Burma's military rulers are pressing ahead with plans to call a constitutional convention Monday, despite a boycott by the country's two largest pro-democracy parties.
Military officials say they will convene the meeting "in the interests of national unity" and insist a new constitution will be Burma's first step in the "road map to democracy."
However, foreign diplomats in Rangoon say the process has lost its credibility before it started, because of a boycott by Burma's major opposition groups.
The main opposition party, the National League for Democracy, said Friday it will not take part because military rulers have not released its leader, Aung San Suu Kyi from house arrest. The party said the government also has ignored other key conditions that would have allowed members of the opposition to participate in drafting a new national charter.
The NLD was joined Saturday by Burma's second largest pro-democracy party, the Shan Nationalities League for Democracy, which also said it will not attend. Other small ethnic pro-democracy parties made similar announcements.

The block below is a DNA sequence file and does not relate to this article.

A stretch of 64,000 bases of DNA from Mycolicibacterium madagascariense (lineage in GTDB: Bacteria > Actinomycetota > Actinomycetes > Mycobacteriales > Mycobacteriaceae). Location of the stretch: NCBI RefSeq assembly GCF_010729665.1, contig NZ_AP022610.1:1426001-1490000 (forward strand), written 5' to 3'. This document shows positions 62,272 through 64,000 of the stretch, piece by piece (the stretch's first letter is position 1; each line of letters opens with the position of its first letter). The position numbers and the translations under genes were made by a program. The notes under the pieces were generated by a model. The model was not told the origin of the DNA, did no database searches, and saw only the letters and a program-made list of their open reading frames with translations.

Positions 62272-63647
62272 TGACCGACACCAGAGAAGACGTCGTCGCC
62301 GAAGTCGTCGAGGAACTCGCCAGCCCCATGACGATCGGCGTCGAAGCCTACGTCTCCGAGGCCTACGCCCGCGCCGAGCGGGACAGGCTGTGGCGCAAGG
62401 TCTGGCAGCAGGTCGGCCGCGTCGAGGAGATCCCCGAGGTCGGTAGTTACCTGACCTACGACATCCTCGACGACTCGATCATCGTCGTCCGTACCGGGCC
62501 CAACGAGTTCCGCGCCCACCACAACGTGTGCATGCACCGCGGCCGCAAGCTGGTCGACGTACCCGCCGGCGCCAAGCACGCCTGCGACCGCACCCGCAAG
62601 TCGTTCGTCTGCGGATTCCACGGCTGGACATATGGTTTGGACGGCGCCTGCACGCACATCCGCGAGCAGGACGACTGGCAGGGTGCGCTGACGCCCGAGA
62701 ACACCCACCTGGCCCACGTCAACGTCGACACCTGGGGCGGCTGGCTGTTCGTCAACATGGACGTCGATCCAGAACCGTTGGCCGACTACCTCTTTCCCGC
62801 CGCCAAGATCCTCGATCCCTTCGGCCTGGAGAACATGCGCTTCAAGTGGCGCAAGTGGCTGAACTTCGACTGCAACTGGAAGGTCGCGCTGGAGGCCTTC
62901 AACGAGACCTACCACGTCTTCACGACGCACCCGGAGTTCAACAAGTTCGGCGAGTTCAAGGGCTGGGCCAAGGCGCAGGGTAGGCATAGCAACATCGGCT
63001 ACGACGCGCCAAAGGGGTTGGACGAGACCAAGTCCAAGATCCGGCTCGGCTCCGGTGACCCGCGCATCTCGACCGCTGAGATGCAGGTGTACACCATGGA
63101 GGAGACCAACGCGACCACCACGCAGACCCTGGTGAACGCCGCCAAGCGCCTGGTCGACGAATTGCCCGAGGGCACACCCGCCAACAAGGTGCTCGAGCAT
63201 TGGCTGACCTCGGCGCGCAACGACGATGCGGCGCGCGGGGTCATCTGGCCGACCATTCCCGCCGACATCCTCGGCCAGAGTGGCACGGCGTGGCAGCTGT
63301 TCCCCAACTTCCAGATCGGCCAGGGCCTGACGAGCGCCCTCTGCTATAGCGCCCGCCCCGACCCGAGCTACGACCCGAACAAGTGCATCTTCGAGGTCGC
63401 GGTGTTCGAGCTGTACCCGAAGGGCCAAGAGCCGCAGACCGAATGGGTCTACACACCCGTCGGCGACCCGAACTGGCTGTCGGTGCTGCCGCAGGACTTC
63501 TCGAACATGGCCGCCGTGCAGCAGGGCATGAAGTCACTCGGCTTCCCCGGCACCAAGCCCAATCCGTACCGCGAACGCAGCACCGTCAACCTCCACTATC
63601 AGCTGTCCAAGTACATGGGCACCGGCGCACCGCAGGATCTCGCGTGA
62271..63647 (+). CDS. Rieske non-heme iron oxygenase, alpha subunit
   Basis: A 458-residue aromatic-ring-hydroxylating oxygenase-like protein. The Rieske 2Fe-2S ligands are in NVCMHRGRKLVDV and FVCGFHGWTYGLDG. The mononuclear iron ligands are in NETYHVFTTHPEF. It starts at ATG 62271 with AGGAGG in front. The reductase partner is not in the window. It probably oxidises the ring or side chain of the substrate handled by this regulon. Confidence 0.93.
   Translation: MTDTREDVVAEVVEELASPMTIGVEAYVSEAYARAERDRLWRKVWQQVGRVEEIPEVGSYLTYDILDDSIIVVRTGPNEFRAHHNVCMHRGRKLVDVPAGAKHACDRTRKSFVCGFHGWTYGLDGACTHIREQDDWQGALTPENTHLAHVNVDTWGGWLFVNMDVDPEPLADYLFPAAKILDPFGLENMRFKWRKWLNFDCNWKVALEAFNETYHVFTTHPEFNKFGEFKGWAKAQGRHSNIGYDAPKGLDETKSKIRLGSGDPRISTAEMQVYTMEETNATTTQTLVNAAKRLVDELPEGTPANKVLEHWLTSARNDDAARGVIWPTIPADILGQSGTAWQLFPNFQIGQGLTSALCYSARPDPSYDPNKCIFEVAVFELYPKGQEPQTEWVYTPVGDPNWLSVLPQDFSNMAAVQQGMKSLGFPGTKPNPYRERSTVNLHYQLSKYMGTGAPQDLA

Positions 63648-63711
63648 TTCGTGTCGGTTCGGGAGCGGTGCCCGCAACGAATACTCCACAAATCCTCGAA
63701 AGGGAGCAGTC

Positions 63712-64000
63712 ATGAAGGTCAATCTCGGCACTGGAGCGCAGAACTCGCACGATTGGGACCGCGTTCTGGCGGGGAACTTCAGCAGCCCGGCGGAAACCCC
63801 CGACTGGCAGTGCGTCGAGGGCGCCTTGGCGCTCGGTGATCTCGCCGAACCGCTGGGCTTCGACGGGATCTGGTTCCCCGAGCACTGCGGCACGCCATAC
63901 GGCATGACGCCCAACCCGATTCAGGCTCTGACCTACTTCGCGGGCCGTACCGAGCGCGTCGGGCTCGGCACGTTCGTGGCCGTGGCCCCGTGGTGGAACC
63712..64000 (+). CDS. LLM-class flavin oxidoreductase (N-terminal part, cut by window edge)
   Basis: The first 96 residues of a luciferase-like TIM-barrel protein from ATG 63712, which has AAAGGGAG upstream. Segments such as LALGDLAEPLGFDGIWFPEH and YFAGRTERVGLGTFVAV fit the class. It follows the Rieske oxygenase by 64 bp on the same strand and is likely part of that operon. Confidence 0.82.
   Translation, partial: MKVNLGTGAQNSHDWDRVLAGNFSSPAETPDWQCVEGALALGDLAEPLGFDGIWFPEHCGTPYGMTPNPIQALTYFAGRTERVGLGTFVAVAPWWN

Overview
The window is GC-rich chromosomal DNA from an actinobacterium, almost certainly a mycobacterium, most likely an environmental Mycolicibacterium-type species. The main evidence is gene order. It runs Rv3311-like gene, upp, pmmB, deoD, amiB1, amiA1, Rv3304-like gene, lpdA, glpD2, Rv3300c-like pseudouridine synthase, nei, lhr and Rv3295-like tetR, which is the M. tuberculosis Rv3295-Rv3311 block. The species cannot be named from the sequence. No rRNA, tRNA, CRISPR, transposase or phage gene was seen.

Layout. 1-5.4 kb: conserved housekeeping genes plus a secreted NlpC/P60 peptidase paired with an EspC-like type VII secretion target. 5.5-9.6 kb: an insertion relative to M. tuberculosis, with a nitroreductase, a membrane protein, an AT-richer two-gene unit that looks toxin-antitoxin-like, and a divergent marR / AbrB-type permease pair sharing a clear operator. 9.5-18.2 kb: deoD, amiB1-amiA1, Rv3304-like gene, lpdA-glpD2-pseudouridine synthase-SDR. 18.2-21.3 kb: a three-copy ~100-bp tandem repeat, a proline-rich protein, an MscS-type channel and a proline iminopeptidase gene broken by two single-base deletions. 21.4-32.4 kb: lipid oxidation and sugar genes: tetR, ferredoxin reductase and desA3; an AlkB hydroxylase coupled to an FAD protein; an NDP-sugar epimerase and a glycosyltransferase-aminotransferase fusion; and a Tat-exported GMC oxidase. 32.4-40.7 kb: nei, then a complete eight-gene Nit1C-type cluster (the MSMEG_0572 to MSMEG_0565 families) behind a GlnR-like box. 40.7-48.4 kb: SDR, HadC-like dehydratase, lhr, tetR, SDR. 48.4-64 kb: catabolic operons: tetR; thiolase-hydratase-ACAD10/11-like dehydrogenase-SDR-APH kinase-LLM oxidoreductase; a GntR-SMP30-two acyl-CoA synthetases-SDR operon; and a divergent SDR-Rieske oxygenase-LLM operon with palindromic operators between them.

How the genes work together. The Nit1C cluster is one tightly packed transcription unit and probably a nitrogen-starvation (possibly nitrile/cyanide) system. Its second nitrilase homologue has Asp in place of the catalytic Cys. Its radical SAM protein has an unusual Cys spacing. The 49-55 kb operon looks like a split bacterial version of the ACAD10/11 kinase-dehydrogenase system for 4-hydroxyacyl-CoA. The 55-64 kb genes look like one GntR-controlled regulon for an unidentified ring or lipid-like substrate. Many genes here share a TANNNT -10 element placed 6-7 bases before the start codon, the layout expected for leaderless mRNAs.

U.S. officials have urged Burma to take into account the views of opposition groups. In a statement, the U.S. State Department said national reconciliation and democracy in Burma depend on discussions between the government, ethnic minorities, and the NLD.
At the United Nations (Friday), Secretary General Kofi Annan urged Burma's government and the opposition to reach a compromise that would allow Aung San Suu Kyi to participate in the meeting.
In Washington, U.S. Senator John McCain said Burma must free Aung San Suu Kyi and NLD deputy leader Tin Oo, if it is serious about moving toward democracy. Mr. McCain said he supports the NLD's decision to boycott the convention, which he said was only organized to ease international pressure on Burma.
Information for this story is provided by Reuters, AP and AFP.